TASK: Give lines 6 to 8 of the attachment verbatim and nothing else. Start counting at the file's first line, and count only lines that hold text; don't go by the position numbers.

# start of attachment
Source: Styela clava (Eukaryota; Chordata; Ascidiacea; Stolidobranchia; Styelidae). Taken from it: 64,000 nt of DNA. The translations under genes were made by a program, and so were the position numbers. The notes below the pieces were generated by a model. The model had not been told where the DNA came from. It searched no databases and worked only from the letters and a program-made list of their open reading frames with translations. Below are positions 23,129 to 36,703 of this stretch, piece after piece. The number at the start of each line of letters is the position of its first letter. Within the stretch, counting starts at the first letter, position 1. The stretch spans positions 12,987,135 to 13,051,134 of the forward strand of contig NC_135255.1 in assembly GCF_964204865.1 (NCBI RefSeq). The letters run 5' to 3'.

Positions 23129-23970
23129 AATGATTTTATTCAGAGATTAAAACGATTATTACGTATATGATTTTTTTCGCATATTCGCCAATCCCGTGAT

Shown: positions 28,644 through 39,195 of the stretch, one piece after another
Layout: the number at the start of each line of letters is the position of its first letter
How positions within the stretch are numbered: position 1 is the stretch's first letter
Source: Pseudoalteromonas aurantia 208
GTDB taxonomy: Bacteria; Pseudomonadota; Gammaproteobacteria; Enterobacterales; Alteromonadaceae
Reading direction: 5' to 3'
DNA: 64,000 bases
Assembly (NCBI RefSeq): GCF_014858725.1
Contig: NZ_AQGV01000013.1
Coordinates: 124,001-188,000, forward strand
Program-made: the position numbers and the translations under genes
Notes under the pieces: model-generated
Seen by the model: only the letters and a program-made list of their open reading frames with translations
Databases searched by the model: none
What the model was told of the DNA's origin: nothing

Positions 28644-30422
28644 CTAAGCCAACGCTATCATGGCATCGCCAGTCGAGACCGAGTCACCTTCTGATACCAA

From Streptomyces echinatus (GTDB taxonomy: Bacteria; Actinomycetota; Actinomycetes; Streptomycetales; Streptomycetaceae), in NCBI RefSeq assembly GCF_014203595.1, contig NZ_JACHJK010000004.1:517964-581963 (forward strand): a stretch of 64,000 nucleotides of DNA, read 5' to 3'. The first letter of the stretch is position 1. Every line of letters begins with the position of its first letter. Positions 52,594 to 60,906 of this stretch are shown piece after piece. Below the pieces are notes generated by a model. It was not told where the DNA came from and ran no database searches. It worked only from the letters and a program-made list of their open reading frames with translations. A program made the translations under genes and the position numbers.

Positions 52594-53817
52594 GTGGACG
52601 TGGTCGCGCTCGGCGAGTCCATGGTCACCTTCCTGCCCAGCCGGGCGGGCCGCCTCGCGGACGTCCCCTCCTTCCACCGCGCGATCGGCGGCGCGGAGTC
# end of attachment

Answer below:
How positions within the stretch are numbered: position 1 is the stretch's first letter
Source: Pseudoalteromonas aurantia 208
GTDB taxonomy: Bacteria; Pseudomonadota; Gammaproteobacteria; Enterobacterales; Alteromonadaceae